Monday, August 27, 2007

wake up and smell the coffeeeee

I have realized that we all need wake up moments in life—a moment that clichéd as it may sound life decides to take you by your shoulders and shake you out of your complacency. For some time I have been a victim, albeit a grudging victim, of the “everything is well” syndrome that has intoxicated most of my compatriots; that all is well with our nation sixty years in its existence, of the importance of optimism and turning a deaf ear to all the negative propaganda that is a mischievous conspiracy on the part of Pakistan’s enemies. This August 14th in Melbourne, at the stroke of 10am in the morning when many in Pakistan were asleep, I standing in the consulate of a Schengen state awoke to a redefinition of what a meaningful life and freedom means for a Pakistani abroad. “A moment comes, which comes but rarely in history, when we step out from the old to the new, when an age ends, and when the soul of a nation, long suppressed, finds utterance. My sincerest apologies to the soul of Jawaharlal Nehru and his offspring for so liberally distorting his landmark speech to articulate my frame of mind that August morning. As the visa officer brought out a separate sheet of paper and asked me for an undertaking that I had never falsified my travel documents, undertaken terrorist training (as if!) and the piece de resistance my travel history to certain countries and regions in the past three years (transit not counting). And well pride of place (perhaps a cosmic present from the heavens for all we have subjected the world to in the past sixty years) in the list of sad, bad, countries was our beloved country Pakistan. Yes, it is not the ubiquitous Afghanistan, Iran, Iraq and the usual gang of terrors alone, there it was in black and white have I travelled in the past three years to Pakistan, tick please. Kashmir and Chechnya were listed as regions, probably not to embarrass their central governments. There was Philippines, which seemed like an afterthought, and the United Arab Emirates that should worry all the jockeys and horses the Emirates group sponsors courtesy their involvement with the Melbourne Cup ....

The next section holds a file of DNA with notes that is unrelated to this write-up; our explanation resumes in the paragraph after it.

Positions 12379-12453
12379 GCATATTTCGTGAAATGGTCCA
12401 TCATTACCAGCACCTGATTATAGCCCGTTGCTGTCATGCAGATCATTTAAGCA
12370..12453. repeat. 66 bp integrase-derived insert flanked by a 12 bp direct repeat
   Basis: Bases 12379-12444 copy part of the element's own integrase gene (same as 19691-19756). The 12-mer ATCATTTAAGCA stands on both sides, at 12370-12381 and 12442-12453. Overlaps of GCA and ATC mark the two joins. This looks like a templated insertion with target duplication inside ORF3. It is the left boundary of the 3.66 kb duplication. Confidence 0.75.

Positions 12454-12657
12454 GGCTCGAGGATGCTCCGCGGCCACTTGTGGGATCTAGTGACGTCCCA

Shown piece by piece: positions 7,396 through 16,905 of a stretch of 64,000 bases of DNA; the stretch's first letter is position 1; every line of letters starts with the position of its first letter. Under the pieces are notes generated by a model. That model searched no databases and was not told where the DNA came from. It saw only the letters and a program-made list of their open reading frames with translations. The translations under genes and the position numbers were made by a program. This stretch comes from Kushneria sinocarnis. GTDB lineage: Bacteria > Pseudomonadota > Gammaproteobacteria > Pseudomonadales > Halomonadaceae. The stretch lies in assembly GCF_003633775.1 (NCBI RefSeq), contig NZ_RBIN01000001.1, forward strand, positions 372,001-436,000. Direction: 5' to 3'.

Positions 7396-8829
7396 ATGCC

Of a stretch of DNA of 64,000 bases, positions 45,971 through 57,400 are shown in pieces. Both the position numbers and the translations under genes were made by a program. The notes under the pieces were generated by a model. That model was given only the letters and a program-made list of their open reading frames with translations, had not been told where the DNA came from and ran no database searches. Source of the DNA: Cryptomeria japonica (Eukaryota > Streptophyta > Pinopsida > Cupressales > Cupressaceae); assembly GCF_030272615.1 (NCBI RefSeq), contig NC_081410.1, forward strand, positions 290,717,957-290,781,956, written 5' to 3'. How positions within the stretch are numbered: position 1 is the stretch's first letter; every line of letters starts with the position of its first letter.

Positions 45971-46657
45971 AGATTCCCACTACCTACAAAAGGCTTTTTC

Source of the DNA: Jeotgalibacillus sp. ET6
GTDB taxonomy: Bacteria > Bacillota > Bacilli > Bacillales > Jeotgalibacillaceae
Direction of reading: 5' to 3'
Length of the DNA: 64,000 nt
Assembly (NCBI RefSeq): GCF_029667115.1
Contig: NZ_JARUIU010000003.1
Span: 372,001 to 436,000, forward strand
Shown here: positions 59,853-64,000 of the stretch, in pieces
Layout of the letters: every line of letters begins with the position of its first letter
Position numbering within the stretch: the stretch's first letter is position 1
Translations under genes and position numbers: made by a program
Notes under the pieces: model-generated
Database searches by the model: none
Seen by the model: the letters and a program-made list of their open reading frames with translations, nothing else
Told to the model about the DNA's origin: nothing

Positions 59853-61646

But my pet greeve for this week is not the duplicity in attitude towards the United Arab Emirates, it is the sorrow experienced on a particular day when I was in the mood to celebrate a day of political maturity (60 is a sobering year) and a moment of arrival for my country on the world scene. Well arrived our country has and with style and fanfare. Albeit it is in all the wrong pages and lists—to be topping the list of short stop-over or leg-overs while your flight prepares to visit the Axis of Evil is no good news.

Monday, August 20, 2007

Light bulb moment!